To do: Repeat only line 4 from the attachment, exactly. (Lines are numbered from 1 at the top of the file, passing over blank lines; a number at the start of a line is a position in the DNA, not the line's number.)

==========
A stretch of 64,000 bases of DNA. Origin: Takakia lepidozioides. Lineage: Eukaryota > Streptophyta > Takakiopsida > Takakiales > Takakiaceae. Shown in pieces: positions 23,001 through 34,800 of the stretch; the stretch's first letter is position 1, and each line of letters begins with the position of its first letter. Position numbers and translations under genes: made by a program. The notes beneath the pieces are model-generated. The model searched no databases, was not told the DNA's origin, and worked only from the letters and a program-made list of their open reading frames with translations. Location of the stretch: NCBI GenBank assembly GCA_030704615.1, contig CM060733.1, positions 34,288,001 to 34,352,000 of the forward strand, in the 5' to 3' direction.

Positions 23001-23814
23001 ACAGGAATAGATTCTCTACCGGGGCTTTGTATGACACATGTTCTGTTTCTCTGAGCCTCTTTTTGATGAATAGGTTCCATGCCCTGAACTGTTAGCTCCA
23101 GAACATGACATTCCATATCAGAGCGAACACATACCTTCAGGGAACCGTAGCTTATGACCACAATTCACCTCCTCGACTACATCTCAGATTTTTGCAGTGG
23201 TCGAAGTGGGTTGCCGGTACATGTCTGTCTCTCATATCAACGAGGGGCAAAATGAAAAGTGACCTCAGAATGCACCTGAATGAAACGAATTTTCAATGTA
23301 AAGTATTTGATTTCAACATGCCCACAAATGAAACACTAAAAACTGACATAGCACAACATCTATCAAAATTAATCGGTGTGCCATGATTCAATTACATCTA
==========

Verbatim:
23101 GAACATGACATTCCATATCAGAGCGAACACATACCTTCAGGGAACCGTAGCTTATGACCACAATTCACCTCCTCGACTACATCTCAGATTTTTGCAGTGG